Logo Logo

Discovering the Role of the Firm: The Separation Criterion and Corporate Law, Berkeley Business Law Journal

Abstract

The article presents a theory of the firm based on the ability to separate the objectives of the firm from those of its owners. The discussion introduces a separation criterion that defines a firm as a transaction institution such that the consumption objectives of the institution's owners can be separated from the objectives of the institution itself. The separation criterion provides a bright line distinction between firms and other types of transaction institutions. Firms under this criterion include profit-maximizing sole proprietorships, corporations, and limited-liability partnerships. Institutions that are not classified as firms include contracts, clubs, workers' cooperatives, buyers' cooperatives, merchants associations, basic partnerships, government enterprises, and government-sponsored enterprises. The separation theory of the firm yields insights into corporate law that extend and complement the standard contractarian approach. The separation theory of the firm places emphasis on shareholder property rights and corporate governance.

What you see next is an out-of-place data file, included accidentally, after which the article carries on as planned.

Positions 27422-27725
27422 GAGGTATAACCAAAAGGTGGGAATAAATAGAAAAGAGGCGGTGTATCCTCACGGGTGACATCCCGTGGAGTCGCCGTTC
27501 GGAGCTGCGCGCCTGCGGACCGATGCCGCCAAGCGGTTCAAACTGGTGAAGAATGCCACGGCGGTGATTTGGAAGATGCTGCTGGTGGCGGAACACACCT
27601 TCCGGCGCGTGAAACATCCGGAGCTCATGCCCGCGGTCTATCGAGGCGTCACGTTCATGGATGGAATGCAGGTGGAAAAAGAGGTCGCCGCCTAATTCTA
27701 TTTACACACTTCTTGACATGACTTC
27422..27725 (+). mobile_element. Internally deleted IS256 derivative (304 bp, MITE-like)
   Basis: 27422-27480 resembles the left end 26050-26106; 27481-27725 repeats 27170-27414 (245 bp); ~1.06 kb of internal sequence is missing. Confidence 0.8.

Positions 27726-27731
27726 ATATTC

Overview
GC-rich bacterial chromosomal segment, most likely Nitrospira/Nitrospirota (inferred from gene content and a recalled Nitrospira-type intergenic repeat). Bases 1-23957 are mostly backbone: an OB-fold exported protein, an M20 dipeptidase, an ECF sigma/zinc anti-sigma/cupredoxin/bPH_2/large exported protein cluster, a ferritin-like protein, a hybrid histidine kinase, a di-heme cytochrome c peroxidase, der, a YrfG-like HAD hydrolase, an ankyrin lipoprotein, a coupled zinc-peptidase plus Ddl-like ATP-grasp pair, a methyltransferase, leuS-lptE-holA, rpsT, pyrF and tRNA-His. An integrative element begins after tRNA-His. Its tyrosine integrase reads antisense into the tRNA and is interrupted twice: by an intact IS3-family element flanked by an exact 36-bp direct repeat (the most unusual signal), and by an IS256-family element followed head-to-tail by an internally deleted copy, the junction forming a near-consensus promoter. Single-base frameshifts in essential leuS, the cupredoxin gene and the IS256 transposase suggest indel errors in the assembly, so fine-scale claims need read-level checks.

Type

Article

Author(s)

Daniel Spulber

Date Published

2009

Citations

Spulber, Daniel. 2009. Discovering the Role of the Firm: The Separation Criterion and Corporate Law. Berkeley Business Law Journal. 6(2): 298-347.

KELLOGG INSIGHT

Explore leading research and ideas

Find articles, podcast episodes, and videos that spark ideas in lifelong learners, and inspire those looking to advance in their careers.
learn more

COURSE CATALOG

Review Courses & Schedules

Access information about specific courses and their schedules by viewing the interactive course scheduler tool.
LEARN MORE

DEGREE PROGRAMS

Discover the path to your goals

Whether you choose our Full-Time, Part-Time or Executive MBA program, you’ll enjoy the same unparalleled education, exceptional faculty and distinctive culture.
learn more